Eden, who resigned soon after Eisen­hower refused to back his march on Suez in 1956, “could be a prickly and peev­ish char­ac­ter,” but was cir­cum­spect with Churchill: Leam­ing quotes the his­to­rian P.J. Grigg: Eden was noto­ri­ous for “bul­ly­ing peo­ple who could be bul­lied and col­laps­ing before those who couldn’t.” (137)

The book leaves us with poignant and sor­row­ful real­iza­tions, national and per­sonal. Nation­ally, Britain’s place in the world fell pre­cip­i­tously in the decade after the war. The “spe­cial rela­tion­ship” proved more spe­cial to Lon­don than to Wash­ing­ton, and the dis­agree­ments over a sum­mit evolved to a major rup­ture over Suez.

On the per­sonal level, Churchill, as he wrote of Marl­bor­ough, “had a good and fair end to his life.” He never gave in. He faced down col­leagues who pressed him to resign with all the res­o­lu­tion of his joust with Hitler. He glo­ried in bat­tles won, as when turn­ing som­er­saults in the sea for actress Merle Oberon after a great speech in Stras­bourg. He despaired when he hit a stone wall, like Eisen­hower at Bermuda. (When asked about their next meet­ing at the Bermuda Con­fer­ence Eisen­hower replied, “I don’t know. Mine is with a whisky and soda.”)

Never give in, he had told the boys at Har­row: Never give in, except to con­vic­tions of hon­our and good sense….” Who can say whether he was right or wrong about a sum­mit with the Rus­sians? It was never tried. When hon­our and good sense told him it was time, Churchill went—convinced that a sum­mit was beyond his declin­ing powers.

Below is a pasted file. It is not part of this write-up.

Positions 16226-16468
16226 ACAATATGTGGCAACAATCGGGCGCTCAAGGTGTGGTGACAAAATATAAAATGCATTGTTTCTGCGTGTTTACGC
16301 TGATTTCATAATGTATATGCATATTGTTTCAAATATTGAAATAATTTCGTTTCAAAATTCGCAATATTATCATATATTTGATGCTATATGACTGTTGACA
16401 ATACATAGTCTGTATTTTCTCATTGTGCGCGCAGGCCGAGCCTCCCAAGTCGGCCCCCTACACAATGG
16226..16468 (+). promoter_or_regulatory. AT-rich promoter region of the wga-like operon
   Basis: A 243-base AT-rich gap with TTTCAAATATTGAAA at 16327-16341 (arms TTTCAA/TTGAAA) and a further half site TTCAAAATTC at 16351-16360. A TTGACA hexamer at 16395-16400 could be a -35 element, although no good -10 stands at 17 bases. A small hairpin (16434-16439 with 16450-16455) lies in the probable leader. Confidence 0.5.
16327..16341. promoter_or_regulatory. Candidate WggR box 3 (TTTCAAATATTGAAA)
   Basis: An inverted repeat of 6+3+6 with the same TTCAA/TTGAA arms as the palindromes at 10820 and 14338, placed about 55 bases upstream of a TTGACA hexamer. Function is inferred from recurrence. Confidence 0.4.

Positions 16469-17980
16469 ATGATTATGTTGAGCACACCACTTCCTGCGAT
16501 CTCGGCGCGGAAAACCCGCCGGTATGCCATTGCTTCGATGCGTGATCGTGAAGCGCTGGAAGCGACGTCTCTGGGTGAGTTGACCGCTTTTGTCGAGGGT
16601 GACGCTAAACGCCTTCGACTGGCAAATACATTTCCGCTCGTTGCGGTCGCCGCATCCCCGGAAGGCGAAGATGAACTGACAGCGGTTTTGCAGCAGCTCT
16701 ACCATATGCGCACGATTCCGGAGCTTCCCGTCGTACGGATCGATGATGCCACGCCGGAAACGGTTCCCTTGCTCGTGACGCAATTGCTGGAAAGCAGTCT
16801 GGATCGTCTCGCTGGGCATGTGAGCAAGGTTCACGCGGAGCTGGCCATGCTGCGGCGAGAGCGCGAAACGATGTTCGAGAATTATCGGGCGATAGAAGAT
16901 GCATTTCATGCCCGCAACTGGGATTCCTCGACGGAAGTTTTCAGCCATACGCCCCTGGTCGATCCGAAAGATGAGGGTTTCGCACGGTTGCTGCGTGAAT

Bar­bara Leam­ing offers no sum­mary chap­ter, no list of the faults or mis­takes of play­ers in the drama. Unlike cer­tain authors, she does not sug­gest that any­one by their actions changed his­tory. But her opin­ions reg­is­ter through­out the book, and nowhere more force­fully than toward the end:

When Churchill refused to retire in 1945, his deci­sion had flowed from every­thing that was essen­tial to his char­ac­ter; so had his sub­se­quent deci­sions to fight on. At the begin­ning of 1955, the deci­sion that con­fronted Churchill was dif­fer­ent, harder. This time, rather than ride the wave of his obsti­nacy, he had to over­come it. He had to crush his life­long refusal to accept defeat. He had to con­quer the pri­mal sur­vival instinct that had allowed him to spring back so many times before. This time, Churchill’s bat­tle was not really with Sal­is­bury, Eden, Eisen­hower or any antag­o­nist. It was with him­self. (306)